target cells, and these NSI isolates were not strictly monocy-totropic, as has been sometimes reported (22). Four of the T-cell lines were generated in response to either infectious or inactivated HIV-1, and this is comparable with the exposure of T cells to HIV-1 in infected patients. However, assays by PCR and cocultivation revealed no evidence of HIV-1 in these cell lines. The absence of HIV-1 from the T-cell lines is biologically interesting and may have resulted from either resistance to infection or elimination of the virus genome from the cells (29). It should be noted that syncytia also formed in the PC5 cell line, which was generated in response to Epstein-Barr

virus, further reducing the likelihood that syncytium induction was related to generation of the T-cell lines in response to HIV-1.

The possibility that susceptibility to syncytium induction was somehow modulated by the methods involved in generating and maintaining the T-cell lines was also excluded. Although syncytium induction has long been reported in blast mononu-clear cultures from normal donors (20), many reports preceded detailed definition of SI and NSI variants. It is generally ac-cepted that NSI isolates may grow to high titer without pro-ducing microscopic cytopathology (11, 21). This is believed to be the first report providing unequivocal evidence that isolates with the NSI genotype and phenotype in MT-2 cells actually have the capacity to induce active syncytium formation in

pri-mary cloned CD41T cells derived from normal donors. In fact,

the cell lines of the type used in the present study could well be viewed as a useful model for studies of HIV-1-cell interactions, having more in common with T cells in infected patients than has the MT-2 line, which is transformed by and produces human T-cell leukemia virus type 1.

It was considered essential that the relevant sequences of the HIV-1 isolates employed in this study be compared with those characterized by the Amsterdam group (6, 7). The TC354, PK1, and PK2 isolates were selected for this purpose because they were studied in tissue culture in the greatest detail, and the PK1 and PK2 isolates had additional value in being recov-ered from the same individual. Biologically cloned provirus DNA of each isolate was used in order to reduce genome variation. In addition, the TCF from each microtiter culture used for sequencing was shown to contain virus exhibiting the appropriate SI or NSI phenotype in MT-2 and SAS-1 cells. The sequence data for the V2 region clearly identify the TC354 and PK1 isolates as NSI and PK2 as SI in terms of the criteria established by the Amsterdam group. It is important in this regard that a recent report (26) found no significant correla-tion between the V2 sequences and the virus phenotype. The reasons for this apparent discrepancy are not immediately ap-parent, but clearly further data are required in order to clarify this issue.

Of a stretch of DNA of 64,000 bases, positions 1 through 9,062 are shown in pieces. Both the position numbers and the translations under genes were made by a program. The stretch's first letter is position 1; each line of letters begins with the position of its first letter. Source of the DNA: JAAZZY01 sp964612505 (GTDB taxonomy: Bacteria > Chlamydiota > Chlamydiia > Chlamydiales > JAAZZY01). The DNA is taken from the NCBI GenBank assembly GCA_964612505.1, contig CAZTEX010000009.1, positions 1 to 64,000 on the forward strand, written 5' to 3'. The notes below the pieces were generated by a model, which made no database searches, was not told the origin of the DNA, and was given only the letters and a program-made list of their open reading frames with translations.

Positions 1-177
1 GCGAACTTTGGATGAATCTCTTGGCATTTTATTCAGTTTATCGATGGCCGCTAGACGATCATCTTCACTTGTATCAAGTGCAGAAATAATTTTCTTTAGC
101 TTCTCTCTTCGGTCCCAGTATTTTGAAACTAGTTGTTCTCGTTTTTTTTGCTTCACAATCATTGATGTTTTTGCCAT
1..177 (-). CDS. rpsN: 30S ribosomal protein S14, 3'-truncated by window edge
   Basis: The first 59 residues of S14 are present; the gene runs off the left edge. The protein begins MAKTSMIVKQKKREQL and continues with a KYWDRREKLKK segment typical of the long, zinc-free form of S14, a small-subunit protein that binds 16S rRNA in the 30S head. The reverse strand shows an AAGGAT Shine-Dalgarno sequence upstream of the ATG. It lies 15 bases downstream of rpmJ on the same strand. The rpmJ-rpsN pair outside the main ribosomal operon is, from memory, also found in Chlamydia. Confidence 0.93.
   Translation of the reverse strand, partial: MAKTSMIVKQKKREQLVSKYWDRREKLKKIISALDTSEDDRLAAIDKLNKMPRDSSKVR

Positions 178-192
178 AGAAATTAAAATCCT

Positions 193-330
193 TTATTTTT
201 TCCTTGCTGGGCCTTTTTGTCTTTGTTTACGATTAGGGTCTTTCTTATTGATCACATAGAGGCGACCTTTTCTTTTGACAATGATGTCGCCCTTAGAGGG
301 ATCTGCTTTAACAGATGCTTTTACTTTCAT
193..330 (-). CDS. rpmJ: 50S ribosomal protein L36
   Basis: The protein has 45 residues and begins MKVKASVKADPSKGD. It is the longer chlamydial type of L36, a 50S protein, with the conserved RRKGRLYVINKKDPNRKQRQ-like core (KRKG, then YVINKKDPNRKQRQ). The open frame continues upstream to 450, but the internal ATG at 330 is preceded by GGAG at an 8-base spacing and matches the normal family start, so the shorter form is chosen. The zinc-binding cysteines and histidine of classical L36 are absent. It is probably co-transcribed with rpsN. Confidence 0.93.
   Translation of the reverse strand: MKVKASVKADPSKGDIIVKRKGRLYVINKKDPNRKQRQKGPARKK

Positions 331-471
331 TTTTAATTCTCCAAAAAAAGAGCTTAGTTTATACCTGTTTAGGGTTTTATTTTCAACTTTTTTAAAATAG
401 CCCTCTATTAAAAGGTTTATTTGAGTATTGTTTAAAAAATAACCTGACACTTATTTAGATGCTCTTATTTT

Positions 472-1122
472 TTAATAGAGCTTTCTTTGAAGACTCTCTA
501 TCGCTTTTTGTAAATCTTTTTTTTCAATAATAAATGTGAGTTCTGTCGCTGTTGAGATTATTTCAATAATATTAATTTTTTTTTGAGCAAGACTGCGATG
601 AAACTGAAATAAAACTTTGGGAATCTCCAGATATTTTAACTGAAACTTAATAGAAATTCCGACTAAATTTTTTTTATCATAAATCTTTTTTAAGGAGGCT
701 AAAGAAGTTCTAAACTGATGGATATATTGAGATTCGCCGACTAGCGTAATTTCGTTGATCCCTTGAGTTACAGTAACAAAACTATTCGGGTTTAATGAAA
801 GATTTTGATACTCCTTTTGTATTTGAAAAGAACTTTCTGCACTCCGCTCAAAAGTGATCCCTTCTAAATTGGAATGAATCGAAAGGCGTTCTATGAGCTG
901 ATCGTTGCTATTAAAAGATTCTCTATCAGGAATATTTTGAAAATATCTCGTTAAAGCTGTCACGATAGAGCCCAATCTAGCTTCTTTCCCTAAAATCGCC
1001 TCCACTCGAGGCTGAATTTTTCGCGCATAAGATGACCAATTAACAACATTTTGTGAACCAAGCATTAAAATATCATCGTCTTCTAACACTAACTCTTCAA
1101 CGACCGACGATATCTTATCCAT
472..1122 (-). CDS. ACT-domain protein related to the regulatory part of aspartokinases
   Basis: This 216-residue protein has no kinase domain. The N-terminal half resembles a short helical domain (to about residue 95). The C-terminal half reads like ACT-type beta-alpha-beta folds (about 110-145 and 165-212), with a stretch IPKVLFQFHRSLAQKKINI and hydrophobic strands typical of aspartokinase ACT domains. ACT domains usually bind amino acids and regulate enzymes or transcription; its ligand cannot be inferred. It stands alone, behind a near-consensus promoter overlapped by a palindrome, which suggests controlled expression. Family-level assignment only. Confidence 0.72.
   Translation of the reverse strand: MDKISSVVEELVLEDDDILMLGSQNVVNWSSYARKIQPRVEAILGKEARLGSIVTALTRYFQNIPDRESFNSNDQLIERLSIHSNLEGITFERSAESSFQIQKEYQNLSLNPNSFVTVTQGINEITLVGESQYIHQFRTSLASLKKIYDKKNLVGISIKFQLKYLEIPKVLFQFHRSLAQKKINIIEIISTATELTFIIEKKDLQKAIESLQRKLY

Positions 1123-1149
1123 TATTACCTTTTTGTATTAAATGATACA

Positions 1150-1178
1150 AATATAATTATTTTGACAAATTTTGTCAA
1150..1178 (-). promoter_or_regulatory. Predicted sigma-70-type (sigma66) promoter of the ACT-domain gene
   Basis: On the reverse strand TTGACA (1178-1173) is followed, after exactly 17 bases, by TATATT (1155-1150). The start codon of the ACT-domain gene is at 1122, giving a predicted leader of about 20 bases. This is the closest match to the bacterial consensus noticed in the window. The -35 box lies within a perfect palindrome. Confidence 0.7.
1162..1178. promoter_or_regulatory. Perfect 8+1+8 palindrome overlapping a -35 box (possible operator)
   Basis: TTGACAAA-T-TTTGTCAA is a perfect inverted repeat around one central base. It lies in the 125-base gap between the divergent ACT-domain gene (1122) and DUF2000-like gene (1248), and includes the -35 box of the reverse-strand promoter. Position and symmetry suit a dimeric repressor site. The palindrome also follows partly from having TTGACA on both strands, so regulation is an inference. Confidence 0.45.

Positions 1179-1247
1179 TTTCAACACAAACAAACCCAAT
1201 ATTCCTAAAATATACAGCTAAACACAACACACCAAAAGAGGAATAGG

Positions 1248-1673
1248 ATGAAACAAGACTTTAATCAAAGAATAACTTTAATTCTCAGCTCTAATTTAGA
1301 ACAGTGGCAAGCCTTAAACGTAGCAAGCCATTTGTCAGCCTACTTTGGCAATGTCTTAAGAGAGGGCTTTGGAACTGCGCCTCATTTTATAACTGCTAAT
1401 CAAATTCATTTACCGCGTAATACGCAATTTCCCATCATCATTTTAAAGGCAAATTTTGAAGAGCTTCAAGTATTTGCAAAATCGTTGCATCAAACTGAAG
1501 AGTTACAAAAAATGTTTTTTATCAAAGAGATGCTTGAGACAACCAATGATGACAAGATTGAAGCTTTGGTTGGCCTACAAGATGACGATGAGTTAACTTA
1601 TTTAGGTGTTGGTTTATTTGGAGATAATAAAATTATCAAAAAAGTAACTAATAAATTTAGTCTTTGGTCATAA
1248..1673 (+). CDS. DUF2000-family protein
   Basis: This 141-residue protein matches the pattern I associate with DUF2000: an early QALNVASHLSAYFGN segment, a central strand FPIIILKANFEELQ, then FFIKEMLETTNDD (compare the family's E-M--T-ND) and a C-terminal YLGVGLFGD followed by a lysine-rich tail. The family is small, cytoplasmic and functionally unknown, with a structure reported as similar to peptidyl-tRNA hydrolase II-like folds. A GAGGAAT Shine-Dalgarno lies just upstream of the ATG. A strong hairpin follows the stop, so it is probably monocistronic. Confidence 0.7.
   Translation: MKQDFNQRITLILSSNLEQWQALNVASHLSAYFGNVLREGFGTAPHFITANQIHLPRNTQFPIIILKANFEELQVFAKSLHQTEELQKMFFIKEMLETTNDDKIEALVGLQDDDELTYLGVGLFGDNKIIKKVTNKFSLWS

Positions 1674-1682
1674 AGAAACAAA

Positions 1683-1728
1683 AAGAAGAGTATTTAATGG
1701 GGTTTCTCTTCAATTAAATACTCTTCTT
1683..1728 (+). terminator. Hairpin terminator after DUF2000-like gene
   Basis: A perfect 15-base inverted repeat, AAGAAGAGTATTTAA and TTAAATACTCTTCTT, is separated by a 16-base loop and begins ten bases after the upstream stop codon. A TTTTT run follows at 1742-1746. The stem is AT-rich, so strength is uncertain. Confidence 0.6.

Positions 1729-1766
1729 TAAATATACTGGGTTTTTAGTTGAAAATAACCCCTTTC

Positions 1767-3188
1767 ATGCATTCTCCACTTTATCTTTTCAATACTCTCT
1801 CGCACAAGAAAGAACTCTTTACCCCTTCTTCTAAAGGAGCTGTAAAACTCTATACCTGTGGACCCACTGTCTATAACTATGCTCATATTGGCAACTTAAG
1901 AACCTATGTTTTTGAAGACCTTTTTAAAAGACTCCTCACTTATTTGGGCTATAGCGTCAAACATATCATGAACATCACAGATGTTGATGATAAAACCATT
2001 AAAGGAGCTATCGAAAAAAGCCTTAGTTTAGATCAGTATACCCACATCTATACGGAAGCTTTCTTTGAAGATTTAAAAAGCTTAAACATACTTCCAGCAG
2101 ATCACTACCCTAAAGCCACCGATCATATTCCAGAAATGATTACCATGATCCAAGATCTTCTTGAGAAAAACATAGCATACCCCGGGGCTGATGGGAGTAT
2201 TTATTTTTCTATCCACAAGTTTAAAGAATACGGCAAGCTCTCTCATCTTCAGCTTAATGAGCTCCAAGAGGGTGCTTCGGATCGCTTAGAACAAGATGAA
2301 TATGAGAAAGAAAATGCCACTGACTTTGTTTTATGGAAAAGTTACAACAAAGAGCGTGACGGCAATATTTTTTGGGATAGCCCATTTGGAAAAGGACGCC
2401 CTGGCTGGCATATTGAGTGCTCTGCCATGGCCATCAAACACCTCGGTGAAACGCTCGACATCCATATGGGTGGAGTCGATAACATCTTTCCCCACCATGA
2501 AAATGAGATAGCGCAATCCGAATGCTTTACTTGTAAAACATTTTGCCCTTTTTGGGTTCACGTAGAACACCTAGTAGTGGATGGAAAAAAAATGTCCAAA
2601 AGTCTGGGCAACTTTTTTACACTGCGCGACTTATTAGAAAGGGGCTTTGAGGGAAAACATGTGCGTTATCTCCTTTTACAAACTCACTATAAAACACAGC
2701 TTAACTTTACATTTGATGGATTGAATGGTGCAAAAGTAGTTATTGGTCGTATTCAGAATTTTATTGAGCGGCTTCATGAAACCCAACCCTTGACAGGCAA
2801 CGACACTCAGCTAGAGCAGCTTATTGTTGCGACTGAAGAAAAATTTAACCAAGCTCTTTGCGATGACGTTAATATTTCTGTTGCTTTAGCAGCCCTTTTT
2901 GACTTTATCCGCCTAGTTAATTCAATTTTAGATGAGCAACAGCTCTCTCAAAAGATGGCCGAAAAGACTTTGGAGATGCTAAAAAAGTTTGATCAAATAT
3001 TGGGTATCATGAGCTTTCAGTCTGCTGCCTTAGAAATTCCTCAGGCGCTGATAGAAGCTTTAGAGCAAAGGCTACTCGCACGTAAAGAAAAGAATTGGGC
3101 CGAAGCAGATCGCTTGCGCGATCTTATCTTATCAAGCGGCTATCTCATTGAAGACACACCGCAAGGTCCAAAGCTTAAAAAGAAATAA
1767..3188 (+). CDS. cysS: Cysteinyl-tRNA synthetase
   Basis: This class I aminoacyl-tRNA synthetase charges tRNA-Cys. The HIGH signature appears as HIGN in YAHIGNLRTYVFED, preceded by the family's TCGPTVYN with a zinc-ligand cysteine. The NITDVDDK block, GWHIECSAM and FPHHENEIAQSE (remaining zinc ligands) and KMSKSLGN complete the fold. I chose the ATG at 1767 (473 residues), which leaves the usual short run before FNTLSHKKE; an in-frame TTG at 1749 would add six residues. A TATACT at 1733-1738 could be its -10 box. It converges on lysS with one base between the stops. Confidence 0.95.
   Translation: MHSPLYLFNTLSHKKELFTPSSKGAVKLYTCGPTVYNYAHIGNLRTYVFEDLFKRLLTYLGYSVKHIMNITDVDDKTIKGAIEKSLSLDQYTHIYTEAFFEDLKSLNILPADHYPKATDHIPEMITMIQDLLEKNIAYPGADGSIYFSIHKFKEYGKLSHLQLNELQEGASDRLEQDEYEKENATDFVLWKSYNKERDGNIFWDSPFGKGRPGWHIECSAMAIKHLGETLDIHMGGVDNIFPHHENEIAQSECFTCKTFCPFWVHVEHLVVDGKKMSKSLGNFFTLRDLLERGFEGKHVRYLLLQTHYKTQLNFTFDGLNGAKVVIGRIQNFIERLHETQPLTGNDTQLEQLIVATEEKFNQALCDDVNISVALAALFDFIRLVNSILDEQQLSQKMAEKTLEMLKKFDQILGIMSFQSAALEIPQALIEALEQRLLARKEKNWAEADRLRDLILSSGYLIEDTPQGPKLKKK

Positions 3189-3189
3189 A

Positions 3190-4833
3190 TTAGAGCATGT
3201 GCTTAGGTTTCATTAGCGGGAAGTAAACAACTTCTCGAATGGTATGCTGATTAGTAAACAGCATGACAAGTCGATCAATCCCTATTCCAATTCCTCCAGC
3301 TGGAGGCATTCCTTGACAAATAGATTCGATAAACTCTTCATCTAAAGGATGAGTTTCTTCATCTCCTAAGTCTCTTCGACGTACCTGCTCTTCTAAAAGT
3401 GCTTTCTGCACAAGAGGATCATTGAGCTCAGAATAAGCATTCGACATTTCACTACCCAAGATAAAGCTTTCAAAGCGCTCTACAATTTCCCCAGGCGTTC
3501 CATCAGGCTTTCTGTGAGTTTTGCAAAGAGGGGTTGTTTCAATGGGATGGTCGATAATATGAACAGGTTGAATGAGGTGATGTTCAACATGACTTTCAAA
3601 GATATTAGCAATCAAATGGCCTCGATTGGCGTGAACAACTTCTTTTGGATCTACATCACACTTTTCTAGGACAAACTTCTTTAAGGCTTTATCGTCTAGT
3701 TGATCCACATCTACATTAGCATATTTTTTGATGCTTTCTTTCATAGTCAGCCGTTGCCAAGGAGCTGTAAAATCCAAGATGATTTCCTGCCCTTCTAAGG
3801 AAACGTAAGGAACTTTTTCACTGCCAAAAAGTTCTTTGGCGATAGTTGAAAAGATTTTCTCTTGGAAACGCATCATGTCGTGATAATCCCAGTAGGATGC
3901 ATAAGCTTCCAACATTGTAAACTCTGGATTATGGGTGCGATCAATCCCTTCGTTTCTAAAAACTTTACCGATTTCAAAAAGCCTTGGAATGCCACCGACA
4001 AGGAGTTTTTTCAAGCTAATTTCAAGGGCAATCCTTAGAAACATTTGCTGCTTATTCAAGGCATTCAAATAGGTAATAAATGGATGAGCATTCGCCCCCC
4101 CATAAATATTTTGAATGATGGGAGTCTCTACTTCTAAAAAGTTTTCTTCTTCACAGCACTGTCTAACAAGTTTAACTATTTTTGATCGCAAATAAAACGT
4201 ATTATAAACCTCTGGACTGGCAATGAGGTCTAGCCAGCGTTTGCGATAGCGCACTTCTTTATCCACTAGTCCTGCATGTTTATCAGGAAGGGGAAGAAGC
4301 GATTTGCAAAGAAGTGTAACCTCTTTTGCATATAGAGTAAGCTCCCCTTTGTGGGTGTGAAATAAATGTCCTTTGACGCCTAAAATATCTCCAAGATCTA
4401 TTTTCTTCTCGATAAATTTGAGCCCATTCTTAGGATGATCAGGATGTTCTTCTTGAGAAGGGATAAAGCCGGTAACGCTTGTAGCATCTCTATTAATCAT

[image:5.612.68.286.72.210.2]

Four lines of evidence support the interpretation that the induction of syncytia in the primary T-cell lines was not due to contamination with SI virus. First, no syncytia occurred in 3 weeks of cultivation of TC354 and PK1 in MT-2 cells. Second,

FIG. 3. Replication capacity of SI (PK2, TC408, and TC471) and NSI (TC354, PK1, TC433, and TC440) isolates in MT-2 and SAS-1 cells. HIV-1 isolates were inoculated at a MOI of 1 onto MT-2 or SAS-1 cells. Virus repli-cation was assessed by RT activity measured on days 4, 7, and 10 of culture. Results are peak RT activity expressed as the mean6standard deviation of triplicate wells of a single experiment.

TABLE 2. Effect of feeder cells and/or PHA on HIV-1-induced syncytium formation in MT-2 and SAS-1 cellsa

HIV-1

isolate Cell line

Syncytium induction with treatment of cellsb

None Feeder

cells PHA

Feeder cells and PHA

None MT-2 2 2 2 2

SAS-1 2 2 2 2

TC354 MT-2 2 2 2 2

SAS-1 1 1 1 1

PK1 MT-2 2 2 2 2

SAS-1 1 1 1 1

PK2 MT-2 1 1 1 1